You’ve probably never seen anything like a shallow depth of field (DOF)panorama. Known as the “Brenizer Method,” named for well-known NYC photographer Ryan Brenizer, who pioneered the technique. These photos have some super shallow depth of field. Today, I’ll show you the trick to creating these photos quickly and easily.
What is a Shallow DOF Panorama?
Many photographers (including yours truly) love shallow depth of field. It allows us to isolate our subject and gives a visually appealing effect. For this, we love to use lenses with wide open apertures, often choosing an aperture in the range of f/1.2 – f/2.0 for best results.
Equally important to the aperture choice is the focal length choice. This further affects the depth of field, so we will frequently choose a longer focal length like 85mm or 135mm. These are frequently go-to focal lengths for portrait photographers.
The problem is when we want to balance our subject with the environment. Using those long focal lengths is going to give us a tight composition that will probably be filled by our subject, unless we back far far away. Yet, we wouldn’t want to use a wide focal length because it’s not flattering. We’re in a tight spot, trying to balance shallow depth of field by using a long focal length and wanting to show the environment.
Enter the Brenizer method. We can combine a series of photos to get the best of both worlds. Shooting a shallow DOF panorama gives us a wide perspective to capture the environment, and since we shoot a series of fullsize frames, the shallow depth of field is preserved.
Shooting shallow DOF panoramas requires some special shooting techniques and ensuring that we nail our settings. Keep in mind that we are shooting a series of images to compile later in post production.
This situation really calls for putting the camera in full manual mode. We are relying on the “look” of each photo not changing, so we want to make sure we lock in our shutter speed, aperture, and ISO.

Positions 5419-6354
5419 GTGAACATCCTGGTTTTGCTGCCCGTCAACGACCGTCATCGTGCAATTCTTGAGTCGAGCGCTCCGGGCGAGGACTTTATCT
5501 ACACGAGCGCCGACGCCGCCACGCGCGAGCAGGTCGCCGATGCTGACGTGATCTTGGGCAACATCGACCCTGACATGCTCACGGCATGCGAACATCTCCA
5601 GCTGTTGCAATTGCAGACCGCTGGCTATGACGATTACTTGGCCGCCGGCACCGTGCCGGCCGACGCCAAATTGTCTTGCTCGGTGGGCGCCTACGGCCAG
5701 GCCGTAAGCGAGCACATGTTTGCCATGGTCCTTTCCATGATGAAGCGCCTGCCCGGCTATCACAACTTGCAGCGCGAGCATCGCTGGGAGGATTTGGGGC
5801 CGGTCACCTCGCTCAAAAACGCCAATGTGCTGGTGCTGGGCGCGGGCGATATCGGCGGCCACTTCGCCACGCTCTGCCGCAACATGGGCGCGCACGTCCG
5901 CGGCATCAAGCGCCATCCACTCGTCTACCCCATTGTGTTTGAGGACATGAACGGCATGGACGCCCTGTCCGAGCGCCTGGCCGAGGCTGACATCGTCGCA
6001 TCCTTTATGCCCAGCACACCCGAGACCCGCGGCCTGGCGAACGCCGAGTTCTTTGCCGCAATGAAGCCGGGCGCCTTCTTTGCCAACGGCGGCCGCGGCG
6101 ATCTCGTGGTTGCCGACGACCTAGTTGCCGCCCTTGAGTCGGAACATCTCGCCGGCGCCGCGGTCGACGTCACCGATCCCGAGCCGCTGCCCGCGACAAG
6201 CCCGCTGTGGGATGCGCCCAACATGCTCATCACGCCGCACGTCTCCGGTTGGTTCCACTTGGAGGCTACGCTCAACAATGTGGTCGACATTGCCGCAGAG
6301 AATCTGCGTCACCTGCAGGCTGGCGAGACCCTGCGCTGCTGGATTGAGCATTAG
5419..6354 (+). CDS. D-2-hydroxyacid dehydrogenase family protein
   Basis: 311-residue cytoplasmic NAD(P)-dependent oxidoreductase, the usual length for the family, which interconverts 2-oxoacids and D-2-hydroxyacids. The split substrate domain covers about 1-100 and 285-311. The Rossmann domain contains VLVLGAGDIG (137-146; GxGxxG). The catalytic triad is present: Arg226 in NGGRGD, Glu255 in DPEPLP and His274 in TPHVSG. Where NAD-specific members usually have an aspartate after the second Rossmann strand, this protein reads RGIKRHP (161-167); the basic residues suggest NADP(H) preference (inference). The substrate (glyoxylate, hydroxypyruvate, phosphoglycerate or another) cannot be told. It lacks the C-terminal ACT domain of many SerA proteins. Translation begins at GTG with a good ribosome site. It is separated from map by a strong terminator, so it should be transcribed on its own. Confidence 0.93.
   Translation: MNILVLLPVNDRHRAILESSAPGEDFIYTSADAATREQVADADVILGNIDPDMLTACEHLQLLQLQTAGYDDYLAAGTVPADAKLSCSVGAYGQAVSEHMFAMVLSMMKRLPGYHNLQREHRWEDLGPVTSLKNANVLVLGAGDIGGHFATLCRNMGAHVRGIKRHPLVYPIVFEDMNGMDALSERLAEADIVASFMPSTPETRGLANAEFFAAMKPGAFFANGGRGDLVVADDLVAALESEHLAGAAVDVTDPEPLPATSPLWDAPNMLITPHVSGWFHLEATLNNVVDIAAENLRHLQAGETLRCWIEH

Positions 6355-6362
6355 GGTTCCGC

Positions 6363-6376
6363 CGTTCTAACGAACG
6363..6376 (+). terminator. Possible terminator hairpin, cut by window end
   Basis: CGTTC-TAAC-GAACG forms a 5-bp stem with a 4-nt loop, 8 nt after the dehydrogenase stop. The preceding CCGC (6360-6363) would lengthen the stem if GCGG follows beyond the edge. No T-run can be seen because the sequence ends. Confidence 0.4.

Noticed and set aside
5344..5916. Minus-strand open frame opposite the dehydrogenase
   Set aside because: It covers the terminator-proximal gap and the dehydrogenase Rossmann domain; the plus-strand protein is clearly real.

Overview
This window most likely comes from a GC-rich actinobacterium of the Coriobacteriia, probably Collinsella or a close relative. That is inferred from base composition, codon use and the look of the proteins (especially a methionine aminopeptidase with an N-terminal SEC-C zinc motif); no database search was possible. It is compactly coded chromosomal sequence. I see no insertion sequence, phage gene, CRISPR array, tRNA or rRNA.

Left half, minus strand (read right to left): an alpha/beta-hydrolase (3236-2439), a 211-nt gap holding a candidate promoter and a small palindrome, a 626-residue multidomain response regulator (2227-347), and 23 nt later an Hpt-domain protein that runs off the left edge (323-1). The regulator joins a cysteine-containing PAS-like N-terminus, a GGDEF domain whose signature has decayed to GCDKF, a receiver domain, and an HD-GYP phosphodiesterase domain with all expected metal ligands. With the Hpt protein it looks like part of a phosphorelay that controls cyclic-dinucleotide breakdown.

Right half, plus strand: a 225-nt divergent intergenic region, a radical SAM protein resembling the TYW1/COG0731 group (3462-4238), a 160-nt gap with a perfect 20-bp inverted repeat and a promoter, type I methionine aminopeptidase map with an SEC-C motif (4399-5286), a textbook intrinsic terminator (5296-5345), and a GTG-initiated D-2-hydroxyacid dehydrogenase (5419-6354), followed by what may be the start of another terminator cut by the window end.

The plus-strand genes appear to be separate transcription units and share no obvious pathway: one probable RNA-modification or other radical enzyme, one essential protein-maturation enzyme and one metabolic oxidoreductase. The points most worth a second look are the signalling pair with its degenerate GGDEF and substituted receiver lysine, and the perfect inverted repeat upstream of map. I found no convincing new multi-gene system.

To get started, the first thing that I do is get all of my settings locked in. This includes locking focus after getting it the way that I want. From shot to shot, I don’t want any of my settings – particularly focus – to change.
I’ll begin shooting my frames. Typically, I shoot 9 frames while putting together a shallow DOF panorama. The first thing that I shoot is my subject, just because that’s the key part of the frame. From there, I move in a “Z” formation, to get the other 8 frames. I will start in the upper left hand corner, and shoot three frames for each row, keeping in mind that I already have a frame of my subject.
A key thing comes to mind while shooting these photos: we definitely want overlap in our frames. If we try and cut the frames close together, we’re going to end up not having overlap, and thus combining the frames in Photoshop won’t work.
Here, you can see the nine frames that I captured to put together the shallow DOF panorama. I shoot with quite a bit of overlap so that I’m not left short on images with blank spaces between the photos.
Putting together a shallow DOF panorama is easier than you think, thanks to the magic of Adobe Photoshop. It takes only a few clicks to put together the shallow DOF panorama.
Go ahead and start up Photoshop and make sure you know where your images are located on your computer. We are going to use Photoshop to combine the images into one shallow DOF panorama.
With our images set aside, we’re going to go to “File”, then “Automate”, and choose “Photomerge.” On the resulting menu, choose “Reposition” on the layout options, and then browse and choose all of the photos that you shot. After pressing okay, Photoshop will begin processing the images.
It may take a few minutes, but eventually it will return a combined panorama. With a bit of a crop, we have a resulting image that combines shallow depth of field with wide perspective. If you have big gaping areas, you will want to try shooting the images again, paying closer attention to lining it all up.
As always, Photoshop is amazing for putting things together automatically. With a bit of a crop, I have the image I want: shallow depth of field, along with an environmental perspective.
One cool thing here is that the resulting image is simply massive. Remember that we are combining a number of full resolution images, so the images lined up alongside each other are going to just build a larger and larger image.
If you’re looking to create something new, a shallow DOF panorama is a fairly easy-to-create image that can be put together quickly in post production. The method is a great way of combining shallow depth of field portraits with a wide angle perspective to show off the environment.